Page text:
Source: AAP

Source: AAP

Australia needs a diplomatic sea change in the South China Sea

24 June 2015

Despite its calls for ‘more Jakarta and less Geneva’, the Abbott government appears to have fallen into a passive approach to multilateral diplomacy. And as tensions in the South China Sea ratchet up, the Australian public deserves to know more about why their regional foreign policy may suddenly be lurching onto a military track. If this is the case, the government needs to show that diplomacy has been seriously tried and found wanting. But the evidence is that multilateral diplomacy hasn’t been pursued with the required vigour or intensity.

Australia needs a diplomatic sea change in the South China Sea 24 June 2015 Author: Greg Raymond, ANU

Despite its calls for ‘more Jakarta and less Geneva’, the Abbott government appears to have fallen into a passive approach to multilateral diplomacy. And as tensions in the South China Sea ratchet up, the Australian public deserves to know more about why their regional foreign policy may suddenly be lurching onto a military track. If this is the case, the government needs to show that diplomacy has been seriously tried and found wanting. But the evidence is that multilateral diplomacy hasn’t been pursued with the required vigour or intensity.

On 2 June 2015, reports emerged that Australia was planning to send P-3 aircraft to the South China Sea to assert freedom of navigation. This follows former Defence Department deputy secretary and chair of the government’s Defence White Paper expert panel Peter Jennings call for Australia to be prepared to send military assets to the South China Sea to stop China asserting territorial control of sea lanes in that region. An Australian military aircraft operation in the current climate would be a big step, carrying significant risks of mishap, including collision and worse. But it also highlights the apparent lack of diplomatic energy being applied to this issue.

Previously, Australian South China Sea diplomacy appeared to be limited to statements urging claimants to adhere to the rule of law, maintain the status quo and finalise a Code of Conduct. In this respect there is substantial continuity with the previous Rudd and Gillard governments. Australia is aware that China and the ASEAN claimants own the problem — Australia has no territorial stake and hence has taken no position on the relative merits of claims. At the Shangri-La Dialogue in May, Defence Minister Kevin Andrews called for a halt to land reclamation activities.

But a number of developments led to the sudden hardening of Australia’s foreign policy to the point of considering a military deployment. There is frustration at the glacial pace of Code of Conduct negotiations in the South China Sea and at China for deliberately impeding these negotiations. There are concerns that China’s land reclamation activities are a preliminary step to announcing an Air Defence Identification Zone (ADIZ) in the area. Most critically, the US may have commenced its own freedom of navigation missions.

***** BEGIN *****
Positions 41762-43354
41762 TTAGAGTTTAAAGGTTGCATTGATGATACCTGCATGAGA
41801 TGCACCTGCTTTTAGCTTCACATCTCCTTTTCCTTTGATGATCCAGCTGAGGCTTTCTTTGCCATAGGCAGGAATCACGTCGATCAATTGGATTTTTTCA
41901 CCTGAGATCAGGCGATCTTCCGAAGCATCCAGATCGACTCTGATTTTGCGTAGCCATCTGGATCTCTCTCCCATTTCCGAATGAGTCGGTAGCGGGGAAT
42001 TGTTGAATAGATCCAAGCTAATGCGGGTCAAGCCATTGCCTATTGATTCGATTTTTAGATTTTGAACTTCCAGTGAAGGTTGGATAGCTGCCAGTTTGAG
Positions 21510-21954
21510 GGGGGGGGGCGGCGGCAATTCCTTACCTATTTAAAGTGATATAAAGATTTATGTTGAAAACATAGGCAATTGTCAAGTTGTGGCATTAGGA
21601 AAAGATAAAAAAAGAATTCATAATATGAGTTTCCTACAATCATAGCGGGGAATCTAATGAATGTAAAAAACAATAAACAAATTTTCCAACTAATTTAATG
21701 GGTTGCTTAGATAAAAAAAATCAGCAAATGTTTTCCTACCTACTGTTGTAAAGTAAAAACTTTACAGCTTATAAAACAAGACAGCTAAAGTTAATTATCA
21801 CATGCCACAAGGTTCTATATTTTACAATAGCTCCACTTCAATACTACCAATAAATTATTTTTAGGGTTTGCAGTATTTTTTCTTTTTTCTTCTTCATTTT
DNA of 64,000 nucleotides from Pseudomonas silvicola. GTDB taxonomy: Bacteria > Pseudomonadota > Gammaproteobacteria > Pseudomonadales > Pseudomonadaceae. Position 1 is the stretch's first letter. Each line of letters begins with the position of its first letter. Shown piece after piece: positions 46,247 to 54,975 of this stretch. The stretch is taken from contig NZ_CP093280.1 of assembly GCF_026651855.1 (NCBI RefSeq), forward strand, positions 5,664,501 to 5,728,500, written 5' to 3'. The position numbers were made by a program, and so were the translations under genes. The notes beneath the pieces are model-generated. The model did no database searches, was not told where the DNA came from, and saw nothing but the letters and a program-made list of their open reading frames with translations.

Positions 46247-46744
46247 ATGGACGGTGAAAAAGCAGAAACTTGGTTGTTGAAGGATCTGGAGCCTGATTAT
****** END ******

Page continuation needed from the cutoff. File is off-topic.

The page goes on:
Since at least 2010, China has maintained that the South China Sea is part of its core interests. Why hasn’t the seriousness of the situation prompted more energetic Australian regional diplomacy before now?

Part of the answer is that, to paraphrase Hilary Clinton, it’s difficult to get tough with your banker. Foreign Minister Julie Bishop objected to the Chinese declaration of an ADIZ, which brought forth a storm of condemnation from China. There were fears the planned Free Trade Agreement would be derailed. Australia may also fear working with ASEAN countries to develop a common position and put more pressure on China. This would contribute to Chinese perceptions of attempted containment. The outcome has been that Australia’s leadership and media appears at times hypnotised by the China choice and trapped between fear and greed.

Australia needs to seek a middle path through multilateral diplomacy. It should be working intensively with ASEAN neighbours and China to develop common positions. Australia should not become fixated on grand bargains. It should take a piecemeal, pragmatic approach, seeking to solve problems individually. US Secretary of State Hilary Clinton espoused comprehensive engagement in the region through defence, diplomacy and development. Australia should not neglect the latter two elements.

For the entire article by Greg Raymond, visit East Asia Forum

Updated:  22 March 2016/Responsible Officer:  Su-Ann Tan/Page Contact:  CAP Web Team